4939681 tn?1361299299

Hashimoto related issues

I have been having "flare ups" (neck pain, horrible pain on either side of my thoracic spine, dry loose skin, joint pain, pain in the bottom of my feet, cold/heat intolerace and about a hundred other symptoms) for over a year now.  I get them twice a month (recent journal entries prove around ovulation and just before menstration).  My flare ups last for over a week, so that leaves me with approximately 5 days of feeling close to normal a month.  I was diagnosed with hyperthyroidism after my daughter was born 8 months ago and when my symptoms never went away once I was euthyroid, I was told that it was just postpartum thyroiditis and my symptoms must not be thyroid related.  Since then, I was diagnosed with Hashimoto's, but again, told that my thyroid levels were normal and I was in remission.  I can not take these flare ups anymore.  They are excruciating and my heartrate is so scary and all over the place during them (tachycardia one day, bradycardia the next).  I've read that even at normal thyroid levels a T3 supplement can help symptoms, but since I suffer from both hyperthyroid and hypothyroid symptoms, I'm scared to death to try it!  My calcium levels are always high (or high normal), but my PTH is "perfect" at 37.  What do I do to get some help?  I am so desperate!
Thanks for reading!
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Avatar universal
I don't really know where doctors get stuff they tell thyroid patients sometimes.  Like you being told that even though you had Hashimoto's Thyroiditis, your levels were okay and you were in remission.  Wrong.  With Hashi's the autoimmune system erroneously identifies the thyroid gland as "foreign" to the body and produces antibodies to attack until the gland is destroyed.  Along the way as natural thyroid hormone production is diminished, thyroid meds are required to offset the loss and prevent symptoms.

In addition, some Hashi's patients will have nodules form on their thyroid and these often leak thyroid hormone faster than normal, resulting in swings from hypo to hyper and back.  

Also, just because your thyroid hormone levels are within range does not mean that is adequate for you.  The ranges are far too broad, and patients are different as to what they need to feel good.  A good thyroid doctor will treat a hypo patient clinically by testing and adjusting Free T3 and free T4 as necessary to relieve symptoms, without being concerned about TSH levels.  Symptom relief should be all important, not just test results, and especially not TSH results.

If you haven't been tested for Free T3 and Free T4 (not the same as Total T3 and T4), then you should request those and if the doctor resists, then you should insist on it and don't take no for an answer.  Also, since hypo patients often find they are too low in the ranges for Vitamin D, B12 and ferritin, you should also request those.

If your current doctor is unwilling to treat you clinically as described above, then you are going to have to find a good thyroid doctor that will do so.
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Avatar universal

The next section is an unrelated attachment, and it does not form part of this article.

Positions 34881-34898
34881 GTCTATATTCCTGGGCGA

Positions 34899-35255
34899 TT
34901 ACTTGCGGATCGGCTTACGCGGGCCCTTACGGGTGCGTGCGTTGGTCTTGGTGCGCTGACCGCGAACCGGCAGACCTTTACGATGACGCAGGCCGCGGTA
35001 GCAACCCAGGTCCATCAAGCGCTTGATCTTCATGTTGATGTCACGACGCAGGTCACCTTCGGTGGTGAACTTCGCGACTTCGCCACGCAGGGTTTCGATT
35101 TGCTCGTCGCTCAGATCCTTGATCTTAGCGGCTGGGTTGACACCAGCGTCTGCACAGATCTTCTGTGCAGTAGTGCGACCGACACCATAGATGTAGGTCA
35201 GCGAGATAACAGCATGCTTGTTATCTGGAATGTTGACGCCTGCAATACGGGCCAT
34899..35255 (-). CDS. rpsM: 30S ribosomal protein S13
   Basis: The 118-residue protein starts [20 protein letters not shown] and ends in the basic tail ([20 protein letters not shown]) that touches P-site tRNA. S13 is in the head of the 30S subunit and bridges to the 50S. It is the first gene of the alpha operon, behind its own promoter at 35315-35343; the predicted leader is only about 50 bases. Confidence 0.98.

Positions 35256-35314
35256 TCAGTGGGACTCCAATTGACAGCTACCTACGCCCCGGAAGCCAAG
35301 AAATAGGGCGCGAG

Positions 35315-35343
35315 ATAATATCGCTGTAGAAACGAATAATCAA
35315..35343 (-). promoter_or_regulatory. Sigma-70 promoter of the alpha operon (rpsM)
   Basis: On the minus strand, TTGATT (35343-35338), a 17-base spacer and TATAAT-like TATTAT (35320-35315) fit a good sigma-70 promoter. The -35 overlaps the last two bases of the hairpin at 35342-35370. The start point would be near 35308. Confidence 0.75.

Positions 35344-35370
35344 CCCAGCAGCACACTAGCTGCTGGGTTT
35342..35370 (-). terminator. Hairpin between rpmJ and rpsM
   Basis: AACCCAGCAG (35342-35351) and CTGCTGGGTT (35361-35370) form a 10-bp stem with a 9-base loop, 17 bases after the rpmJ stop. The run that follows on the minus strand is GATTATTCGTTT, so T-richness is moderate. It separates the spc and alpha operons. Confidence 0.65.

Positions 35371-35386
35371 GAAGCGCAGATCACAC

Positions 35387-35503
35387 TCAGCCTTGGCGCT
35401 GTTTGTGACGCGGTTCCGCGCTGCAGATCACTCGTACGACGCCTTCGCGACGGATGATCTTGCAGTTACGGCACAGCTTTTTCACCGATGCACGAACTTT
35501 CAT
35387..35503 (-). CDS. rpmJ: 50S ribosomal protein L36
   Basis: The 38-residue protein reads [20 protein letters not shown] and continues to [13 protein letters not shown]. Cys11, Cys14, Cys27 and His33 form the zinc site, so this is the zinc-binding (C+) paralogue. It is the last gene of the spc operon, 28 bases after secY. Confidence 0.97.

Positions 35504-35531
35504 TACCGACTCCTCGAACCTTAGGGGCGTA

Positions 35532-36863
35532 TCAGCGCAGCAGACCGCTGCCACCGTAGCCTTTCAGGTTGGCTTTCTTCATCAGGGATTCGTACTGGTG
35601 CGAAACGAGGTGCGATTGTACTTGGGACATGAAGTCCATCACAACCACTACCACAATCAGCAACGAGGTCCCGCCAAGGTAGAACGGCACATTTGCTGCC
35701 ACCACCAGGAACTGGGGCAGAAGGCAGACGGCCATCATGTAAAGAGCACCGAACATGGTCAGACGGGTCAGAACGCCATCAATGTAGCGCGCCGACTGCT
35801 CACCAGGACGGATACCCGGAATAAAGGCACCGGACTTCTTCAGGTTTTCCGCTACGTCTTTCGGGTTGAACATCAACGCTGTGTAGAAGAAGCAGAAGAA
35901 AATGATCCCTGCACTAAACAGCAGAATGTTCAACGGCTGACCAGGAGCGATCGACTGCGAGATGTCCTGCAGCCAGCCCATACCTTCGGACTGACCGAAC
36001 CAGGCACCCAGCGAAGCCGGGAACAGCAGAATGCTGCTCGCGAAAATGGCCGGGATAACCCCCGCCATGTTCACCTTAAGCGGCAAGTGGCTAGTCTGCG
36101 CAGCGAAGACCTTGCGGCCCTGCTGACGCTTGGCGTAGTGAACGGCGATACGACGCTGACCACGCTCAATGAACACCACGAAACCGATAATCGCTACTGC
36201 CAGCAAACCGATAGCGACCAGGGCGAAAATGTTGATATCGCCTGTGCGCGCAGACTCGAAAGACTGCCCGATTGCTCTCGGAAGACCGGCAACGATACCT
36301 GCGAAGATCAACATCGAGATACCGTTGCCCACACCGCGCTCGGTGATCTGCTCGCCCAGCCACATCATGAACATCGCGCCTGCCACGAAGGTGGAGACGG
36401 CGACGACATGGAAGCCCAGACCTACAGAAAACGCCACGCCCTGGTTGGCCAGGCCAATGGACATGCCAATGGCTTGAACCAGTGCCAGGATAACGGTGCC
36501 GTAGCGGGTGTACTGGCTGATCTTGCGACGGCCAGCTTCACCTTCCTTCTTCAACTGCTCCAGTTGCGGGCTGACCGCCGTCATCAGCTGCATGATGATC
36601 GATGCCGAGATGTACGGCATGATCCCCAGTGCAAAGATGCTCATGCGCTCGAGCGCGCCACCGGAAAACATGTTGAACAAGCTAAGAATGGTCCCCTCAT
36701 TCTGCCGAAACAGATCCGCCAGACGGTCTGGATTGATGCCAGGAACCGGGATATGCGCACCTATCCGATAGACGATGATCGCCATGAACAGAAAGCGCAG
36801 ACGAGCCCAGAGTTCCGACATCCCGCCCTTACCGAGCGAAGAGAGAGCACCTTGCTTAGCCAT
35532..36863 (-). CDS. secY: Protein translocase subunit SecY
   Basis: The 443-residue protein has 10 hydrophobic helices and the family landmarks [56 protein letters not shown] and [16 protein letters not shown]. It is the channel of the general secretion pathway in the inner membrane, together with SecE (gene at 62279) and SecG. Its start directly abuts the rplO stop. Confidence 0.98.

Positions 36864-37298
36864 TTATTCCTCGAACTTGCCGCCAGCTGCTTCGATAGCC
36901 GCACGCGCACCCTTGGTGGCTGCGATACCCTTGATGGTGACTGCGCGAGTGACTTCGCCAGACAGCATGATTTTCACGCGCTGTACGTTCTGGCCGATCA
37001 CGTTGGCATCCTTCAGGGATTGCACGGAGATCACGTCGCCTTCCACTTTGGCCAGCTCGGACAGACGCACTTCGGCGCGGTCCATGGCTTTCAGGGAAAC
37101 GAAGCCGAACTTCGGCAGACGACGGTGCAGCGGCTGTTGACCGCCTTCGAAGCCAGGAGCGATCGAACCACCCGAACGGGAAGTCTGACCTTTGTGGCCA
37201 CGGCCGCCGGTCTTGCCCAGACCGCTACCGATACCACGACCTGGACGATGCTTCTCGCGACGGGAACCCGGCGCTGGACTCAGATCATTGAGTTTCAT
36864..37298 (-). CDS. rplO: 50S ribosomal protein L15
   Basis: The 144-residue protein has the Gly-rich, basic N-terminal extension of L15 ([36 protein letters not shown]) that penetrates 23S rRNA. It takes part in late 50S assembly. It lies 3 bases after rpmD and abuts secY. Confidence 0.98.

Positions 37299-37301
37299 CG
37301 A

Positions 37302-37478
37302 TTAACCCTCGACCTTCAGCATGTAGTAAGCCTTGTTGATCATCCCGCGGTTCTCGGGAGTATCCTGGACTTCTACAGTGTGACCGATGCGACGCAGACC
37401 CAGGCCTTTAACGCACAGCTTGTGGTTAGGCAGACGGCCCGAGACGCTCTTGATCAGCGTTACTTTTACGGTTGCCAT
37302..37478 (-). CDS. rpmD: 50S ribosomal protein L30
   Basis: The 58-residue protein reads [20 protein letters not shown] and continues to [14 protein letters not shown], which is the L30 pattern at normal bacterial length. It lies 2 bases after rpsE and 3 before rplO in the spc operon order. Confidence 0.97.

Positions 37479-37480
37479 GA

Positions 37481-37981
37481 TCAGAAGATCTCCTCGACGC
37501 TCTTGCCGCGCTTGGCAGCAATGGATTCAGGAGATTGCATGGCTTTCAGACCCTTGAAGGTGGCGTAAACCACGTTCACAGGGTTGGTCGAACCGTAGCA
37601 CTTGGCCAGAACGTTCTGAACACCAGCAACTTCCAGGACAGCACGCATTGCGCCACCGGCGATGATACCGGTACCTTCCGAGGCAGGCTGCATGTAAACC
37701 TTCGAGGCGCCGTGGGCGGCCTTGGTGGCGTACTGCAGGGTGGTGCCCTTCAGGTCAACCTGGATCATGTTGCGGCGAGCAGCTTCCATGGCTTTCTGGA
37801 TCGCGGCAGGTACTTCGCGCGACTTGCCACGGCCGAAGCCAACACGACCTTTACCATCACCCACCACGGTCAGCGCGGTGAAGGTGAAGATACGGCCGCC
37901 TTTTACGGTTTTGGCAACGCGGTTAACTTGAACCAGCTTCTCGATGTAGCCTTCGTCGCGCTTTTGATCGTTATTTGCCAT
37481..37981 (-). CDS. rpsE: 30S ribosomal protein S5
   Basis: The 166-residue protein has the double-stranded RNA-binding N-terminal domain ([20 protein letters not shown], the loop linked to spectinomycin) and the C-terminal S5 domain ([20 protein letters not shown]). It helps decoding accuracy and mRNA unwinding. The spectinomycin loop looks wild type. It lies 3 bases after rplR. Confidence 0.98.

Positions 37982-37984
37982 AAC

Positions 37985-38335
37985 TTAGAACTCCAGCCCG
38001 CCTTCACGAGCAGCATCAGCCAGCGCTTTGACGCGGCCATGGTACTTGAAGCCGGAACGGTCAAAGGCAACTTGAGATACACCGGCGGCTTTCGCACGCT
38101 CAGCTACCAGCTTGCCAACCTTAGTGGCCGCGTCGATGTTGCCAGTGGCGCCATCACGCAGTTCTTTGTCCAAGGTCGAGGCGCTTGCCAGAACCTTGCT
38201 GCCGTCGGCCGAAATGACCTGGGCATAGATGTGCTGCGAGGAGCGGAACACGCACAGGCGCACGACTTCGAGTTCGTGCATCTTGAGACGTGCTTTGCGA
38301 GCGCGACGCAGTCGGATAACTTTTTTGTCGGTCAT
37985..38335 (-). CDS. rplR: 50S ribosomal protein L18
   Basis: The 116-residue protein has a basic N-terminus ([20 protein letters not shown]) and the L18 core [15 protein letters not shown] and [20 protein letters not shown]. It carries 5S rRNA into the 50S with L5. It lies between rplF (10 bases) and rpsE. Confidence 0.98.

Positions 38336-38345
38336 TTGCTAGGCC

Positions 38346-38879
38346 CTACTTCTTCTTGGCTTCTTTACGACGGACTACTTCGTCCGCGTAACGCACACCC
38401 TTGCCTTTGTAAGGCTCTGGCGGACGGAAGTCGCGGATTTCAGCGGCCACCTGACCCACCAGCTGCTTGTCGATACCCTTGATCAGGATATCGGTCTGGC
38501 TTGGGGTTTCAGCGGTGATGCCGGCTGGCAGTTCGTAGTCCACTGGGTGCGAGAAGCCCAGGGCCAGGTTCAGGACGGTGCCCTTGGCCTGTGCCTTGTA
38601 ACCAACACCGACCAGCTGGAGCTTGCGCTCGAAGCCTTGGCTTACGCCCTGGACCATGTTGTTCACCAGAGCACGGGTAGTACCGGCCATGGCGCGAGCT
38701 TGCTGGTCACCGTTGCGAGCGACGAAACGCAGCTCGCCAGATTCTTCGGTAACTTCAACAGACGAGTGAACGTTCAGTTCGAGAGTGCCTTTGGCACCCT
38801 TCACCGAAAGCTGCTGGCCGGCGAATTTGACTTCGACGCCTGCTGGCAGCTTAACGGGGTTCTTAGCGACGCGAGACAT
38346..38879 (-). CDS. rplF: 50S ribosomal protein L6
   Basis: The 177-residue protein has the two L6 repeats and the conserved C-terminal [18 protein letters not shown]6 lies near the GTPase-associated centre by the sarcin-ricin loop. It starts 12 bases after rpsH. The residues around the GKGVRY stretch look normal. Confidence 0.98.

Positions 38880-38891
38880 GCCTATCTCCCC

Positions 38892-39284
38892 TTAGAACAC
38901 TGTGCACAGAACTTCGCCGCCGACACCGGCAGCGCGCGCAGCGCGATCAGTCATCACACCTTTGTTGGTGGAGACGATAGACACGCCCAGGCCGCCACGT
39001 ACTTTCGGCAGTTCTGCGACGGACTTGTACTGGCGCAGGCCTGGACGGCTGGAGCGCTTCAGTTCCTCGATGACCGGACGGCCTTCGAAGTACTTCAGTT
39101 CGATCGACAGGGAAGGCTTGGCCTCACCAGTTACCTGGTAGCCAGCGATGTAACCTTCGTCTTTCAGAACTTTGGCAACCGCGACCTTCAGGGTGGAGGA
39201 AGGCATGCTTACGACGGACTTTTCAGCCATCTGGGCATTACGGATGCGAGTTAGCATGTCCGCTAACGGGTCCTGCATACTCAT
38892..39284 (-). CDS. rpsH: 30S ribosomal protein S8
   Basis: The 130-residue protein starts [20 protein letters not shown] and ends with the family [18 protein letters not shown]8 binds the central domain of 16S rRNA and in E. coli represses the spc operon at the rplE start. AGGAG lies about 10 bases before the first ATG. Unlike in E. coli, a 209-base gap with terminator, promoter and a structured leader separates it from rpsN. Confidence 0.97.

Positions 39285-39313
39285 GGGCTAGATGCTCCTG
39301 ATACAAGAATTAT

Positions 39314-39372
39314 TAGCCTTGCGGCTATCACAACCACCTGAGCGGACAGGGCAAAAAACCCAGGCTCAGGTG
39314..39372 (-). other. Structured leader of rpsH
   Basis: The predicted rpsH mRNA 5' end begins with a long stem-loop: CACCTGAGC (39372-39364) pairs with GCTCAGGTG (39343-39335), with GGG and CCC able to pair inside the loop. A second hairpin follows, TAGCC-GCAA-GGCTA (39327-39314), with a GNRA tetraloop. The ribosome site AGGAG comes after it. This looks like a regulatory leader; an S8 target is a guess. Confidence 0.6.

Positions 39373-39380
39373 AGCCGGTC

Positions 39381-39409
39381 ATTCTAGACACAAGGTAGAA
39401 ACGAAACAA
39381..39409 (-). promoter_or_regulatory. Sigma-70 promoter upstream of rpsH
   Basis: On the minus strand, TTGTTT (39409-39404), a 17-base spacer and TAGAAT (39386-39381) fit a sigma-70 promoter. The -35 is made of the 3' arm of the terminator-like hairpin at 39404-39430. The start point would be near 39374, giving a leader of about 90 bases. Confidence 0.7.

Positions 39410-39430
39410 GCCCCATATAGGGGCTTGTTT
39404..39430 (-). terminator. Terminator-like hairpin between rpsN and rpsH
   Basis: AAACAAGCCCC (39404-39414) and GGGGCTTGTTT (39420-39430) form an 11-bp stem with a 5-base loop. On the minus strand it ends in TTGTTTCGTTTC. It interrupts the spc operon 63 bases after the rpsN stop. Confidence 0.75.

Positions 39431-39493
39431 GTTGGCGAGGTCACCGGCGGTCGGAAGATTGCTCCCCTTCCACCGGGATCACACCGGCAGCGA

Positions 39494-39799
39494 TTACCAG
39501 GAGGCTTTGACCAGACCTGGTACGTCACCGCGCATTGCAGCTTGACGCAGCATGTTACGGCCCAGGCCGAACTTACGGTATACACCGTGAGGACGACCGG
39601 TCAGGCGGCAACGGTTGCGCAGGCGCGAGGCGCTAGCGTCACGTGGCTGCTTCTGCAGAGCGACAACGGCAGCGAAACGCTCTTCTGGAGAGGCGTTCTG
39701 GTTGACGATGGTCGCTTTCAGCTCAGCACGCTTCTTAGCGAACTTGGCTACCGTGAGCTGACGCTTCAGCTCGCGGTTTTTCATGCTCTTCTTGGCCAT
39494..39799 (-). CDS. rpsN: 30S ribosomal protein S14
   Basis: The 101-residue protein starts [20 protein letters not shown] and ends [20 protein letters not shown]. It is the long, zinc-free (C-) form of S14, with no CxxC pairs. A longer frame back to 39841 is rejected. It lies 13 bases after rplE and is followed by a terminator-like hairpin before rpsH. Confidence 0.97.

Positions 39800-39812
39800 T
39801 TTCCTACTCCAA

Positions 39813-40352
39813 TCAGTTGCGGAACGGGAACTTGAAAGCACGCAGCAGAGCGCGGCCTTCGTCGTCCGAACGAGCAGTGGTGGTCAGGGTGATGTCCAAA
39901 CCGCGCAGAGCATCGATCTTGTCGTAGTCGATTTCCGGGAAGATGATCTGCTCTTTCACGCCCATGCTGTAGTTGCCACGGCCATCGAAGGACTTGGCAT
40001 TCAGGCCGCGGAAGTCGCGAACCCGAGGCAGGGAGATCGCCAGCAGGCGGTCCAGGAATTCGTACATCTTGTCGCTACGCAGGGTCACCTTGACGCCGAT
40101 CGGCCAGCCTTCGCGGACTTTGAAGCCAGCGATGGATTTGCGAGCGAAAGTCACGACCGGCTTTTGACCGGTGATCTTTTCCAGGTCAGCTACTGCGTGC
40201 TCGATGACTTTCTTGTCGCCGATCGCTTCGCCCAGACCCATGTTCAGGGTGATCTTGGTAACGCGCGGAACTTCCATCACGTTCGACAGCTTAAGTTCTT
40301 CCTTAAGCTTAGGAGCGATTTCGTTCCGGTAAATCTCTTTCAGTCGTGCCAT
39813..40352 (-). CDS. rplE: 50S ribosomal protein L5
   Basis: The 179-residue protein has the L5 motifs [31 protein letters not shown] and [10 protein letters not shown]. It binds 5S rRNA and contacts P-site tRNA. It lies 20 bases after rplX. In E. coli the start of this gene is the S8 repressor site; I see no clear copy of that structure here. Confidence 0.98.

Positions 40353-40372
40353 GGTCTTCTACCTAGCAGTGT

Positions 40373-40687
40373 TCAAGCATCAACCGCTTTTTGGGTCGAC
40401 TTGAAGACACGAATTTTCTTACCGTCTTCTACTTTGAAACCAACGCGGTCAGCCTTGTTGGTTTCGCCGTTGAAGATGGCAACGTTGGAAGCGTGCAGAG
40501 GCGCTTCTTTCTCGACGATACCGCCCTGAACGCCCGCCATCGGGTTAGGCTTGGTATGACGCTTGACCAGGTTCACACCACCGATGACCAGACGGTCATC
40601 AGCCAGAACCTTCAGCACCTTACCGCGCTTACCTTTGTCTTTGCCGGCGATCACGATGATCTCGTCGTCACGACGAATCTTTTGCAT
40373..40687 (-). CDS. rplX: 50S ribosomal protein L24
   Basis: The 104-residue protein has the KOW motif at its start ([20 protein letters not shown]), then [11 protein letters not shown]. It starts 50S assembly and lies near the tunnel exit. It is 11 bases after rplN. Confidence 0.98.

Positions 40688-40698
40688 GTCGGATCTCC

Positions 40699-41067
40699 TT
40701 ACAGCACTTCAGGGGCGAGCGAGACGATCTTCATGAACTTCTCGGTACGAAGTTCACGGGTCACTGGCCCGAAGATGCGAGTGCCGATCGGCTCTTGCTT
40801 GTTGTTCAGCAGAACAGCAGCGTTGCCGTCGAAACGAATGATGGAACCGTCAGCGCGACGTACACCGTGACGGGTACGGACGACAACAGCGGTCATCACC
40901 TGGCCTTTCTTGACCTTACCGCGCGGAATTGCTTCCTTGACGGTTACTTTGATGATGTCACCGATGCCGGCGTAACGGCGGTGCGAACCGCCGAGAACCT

Also, meant to add that if you have continually tested as high in calcium, then know that the PTH test is frequently inconclusive.  I expect that you need to be tested further to see about the possibility of having parathyroid issues.  Again this points to the need for a different doctor.
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4939681 tn?1361299299
Thanks for your response!  The last time my free T3 was measured was when I was hyperthyroid 8 months ago.  Since then my doctors have always ordered free T4, TSH, and total T3.  It's weird!  The latest results are as follows T4 total = 7.4 (range 4.5-12.0), TSH 2.37 (range .40-4.50), PTH 37 (range 10-60), calcium 10.5 (range 8.6-10.2), ferritin 10 (range 10-154).  B 12, selenium, Vitamin D were all unremarkable.  

My greatest problem (though, I shouldn't complain) is that I live just outside DC and Baltimore, near the greatest hospitals in the world.  I actually was able to get into Hopkins (after a 3 month wait) and spoke to an endocrinologist there.  Though one 40 minute clinical meeting just isn't enough to cover how awful I feel or convince doctors that symptoms must be treated not based on blood results.  They are strictly "blood results are God" there.  I tried convincing them that my TPO being >1000 (now higher than the testing range) is key to why I feel so bad, but they were adamant that TPO levels meant nothing!!!!

So frustrated!!!!
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Avatar universal
Seems like you are well aware of the issues you have, so I'll only mention that ferritin needs to be well up in the range for best effects, so I think that you need to also get a full iron test panel, and address the low iron issue.  Likewise, Vitamin D and B12 need to be well up in their ranges as well.  

The best I have to offer is the name of a doctor in your area that was recommended by a fellow member as being a good thyroid doctor.  I am sending a Pm with a link.
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